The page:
Hebrides islands, the ancestors of the Clintick family were born. Their name comes from the Gaelic name Mac Gille Ghionndaig, which means son of the servant of St. Finndag or son of the fair young man.
Early Origins of the Clintick family
Argyllshire (Gaelic erra Ghaidheal), the region of western Scotland corresponding roughly with the ancient Kingdom of Dál Riata, in the Strathclyde region of Scotland, now part of the Council Area of Argyll and Bute, where they held a family seat from early times and their first records appeared on the early census rolls taken by the early Kings of Britain to determine the rate of taxation of their subjects.
Early History of the Clintick family
Another 193 words (14 lines of text) covering the years 1797 and are included under the topic Early Clintick History in all our PDF Extended History products and printed products wherever possible.
Clintick Spelling Variations
spelling variations. MacClintock, MacLintock, MacLinden, MacAlinden and many more.
Early Notables of the Clintick family (pre 1700)
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Migration of the Clintick family to Ireland
Some of the Clintick family moved to Ireland, but this topic is not covered in this excerpt.
Another 145 words (10 lines of text) about their life in Ireland is included in all our PDF Extended History products and printed products wherever possible.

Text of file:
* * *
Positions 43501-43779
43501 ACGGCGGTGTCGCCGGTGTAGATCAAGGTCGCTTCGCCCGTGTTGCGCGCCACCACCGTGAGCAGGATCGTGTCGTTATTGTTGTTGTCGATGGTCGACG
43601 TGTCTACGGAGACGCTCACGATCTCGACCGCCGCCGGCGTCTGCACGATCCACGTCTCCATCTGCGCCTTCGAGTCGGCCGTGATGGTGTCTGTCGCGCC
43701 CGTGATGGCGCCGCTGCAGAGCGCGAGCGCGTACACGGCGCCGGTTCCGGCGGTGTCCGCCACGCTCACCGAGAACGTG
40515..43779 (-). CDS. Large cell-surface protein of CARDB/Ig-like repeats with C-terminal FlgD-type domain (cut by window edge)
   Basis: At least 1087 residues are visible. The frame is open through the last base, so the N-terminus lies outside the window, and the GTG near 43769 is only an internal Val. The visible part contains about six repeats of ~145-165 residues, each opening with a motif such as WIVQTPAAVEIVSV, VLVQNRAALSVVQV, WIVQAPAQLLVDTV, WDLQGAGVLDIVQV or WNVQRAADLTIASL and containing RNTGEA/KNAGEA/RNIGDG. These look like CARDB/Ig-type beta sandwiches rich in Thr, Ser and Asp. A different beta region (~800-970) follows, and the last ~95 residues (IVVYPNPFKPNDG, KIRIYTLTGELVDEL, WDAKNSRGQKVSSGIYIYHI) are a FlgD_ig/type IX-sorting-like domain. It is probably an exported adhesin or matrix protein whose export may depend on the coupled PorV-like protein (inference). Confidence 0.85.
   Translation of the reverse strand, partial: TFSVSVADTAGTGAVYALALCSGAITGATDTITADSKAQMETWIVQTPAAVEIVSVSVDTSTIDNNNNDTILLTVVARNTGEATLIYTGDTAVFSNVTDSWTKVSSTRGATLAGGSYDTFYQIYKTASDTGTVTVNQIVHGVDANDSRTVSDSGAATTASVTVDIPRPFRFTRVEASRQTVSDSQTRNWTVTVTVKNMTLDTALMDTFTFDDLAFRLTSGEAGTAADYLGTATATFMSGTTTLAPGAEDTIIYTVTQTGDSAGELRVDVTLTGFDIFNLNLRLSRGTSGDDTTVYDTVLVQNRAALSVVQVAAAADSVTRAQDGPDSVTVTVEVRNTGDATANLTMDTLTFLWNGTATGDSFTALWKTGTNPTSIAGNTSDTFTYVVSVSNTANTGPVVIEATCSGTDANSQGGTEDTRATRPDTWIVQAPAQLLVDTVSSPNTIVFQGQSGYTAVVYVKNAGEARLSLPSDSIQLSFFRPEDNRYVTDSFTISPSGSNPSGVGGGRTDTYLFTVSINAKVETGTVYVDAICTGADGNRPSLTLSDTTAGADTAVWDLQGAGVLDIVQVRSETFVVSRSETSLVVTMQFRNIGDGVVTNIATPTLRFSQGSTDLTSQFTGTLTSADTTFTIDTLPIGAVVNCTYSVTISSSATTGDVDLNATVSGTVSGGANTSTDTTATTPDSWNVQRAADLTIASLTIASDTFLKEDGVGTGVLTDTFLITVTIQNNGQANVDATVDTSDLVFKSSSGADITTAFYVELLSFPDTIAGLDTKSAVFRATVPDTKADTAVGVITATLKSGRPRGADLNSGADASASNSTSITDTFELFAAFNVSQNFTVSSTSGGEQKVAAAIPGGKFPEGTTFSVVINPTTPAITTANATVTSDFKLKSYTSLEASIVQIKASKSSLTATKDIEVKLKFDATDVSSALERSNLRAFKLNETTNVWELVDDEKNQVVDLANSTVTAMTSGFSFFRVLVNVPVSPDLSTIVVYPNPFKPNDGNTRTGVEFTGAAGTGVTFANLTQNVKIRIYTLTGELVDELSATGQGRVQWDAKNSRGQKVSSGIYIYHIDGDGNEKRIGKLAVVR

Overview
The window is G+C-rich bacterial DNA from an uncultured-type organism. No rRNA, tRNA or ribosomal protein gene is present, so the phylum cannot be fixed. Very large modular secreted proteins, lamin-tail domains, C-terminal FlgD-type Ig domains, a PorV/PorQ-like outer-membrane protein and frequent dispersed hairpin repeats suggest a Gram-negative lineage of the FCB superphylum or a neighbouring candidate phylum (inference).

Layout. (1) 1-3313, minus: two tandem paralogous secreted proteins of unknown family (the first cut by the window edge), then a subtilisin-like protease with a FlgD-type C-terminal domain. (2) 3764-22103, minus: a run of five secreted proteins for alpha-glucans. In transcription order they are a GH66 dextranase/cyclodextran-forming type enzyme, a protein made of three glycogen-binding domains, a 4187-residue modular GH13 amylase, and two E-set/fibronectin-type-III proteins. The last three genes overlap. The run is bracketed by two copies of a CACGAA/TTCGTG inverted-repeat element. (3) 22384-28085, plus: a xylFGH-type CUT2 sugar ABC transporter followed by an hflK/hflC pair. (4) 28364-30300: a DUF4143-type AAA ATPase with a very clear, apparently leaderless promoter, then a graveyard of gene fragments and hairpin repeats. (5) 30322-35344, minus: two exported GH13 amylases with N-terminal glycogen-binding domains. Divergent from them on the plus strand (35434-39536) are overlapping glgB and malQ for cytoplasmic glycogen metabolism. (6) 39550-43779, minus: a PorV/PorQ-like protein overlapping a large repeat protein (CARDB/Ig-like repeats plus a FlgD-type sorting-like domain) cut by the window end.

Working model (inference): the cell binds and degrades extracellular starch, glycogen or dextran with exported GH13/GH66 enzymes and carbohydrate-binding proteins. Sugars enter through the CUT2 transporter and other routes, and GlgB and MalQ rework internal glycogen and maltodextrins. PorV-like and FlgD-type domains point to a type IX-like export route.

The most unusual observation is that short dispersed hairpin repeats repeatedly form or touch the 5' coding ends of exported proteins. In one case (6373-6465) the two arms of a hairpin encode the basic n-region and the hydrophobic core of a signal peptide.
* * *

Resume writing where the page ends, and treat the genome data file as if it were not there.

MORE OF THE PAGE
Migration of the Clintick family to the New World and Oceana
The descendants of the Dalriadan families who made the great crossing of the Atlantic still dot communities along the east coast of the United States and Canada. In the American War of Independence, many of the settlers traveled north to Canada as United Empire Loyalists. Clan societies and highland games have allowed Canadian and American families of Scottish descent to recover much of their lost heritage. Investigation of the origins of family names on the North American continent has revealed that early immigrants bearing the name Clintick or a variant listed above include: Alexander, Daniel, James, John, Robert, Thomas and William MacClintock all arrived in Philadelphia between 1840 and 1860; Robert MacClintick settled in Philadelphia about 1840.
The Clintick Motto
The motto was originally a war cry or slogan. Mottoes first began to be shown with arms in the 14th and 15th centuries, but were not in general use until the 17th century. Thus the oldest coats of arms generally do not include a motto. Mottoes seldom form part of the grant of arms: Under most heraldic authorities, a motto is an optional component of the coat of arms, and can be added to or changed at will; many families have chosen not to display a motto.
Motto: Virtute et labore
Motto Translation: By valour and exertion.
Clintick Family Crest Products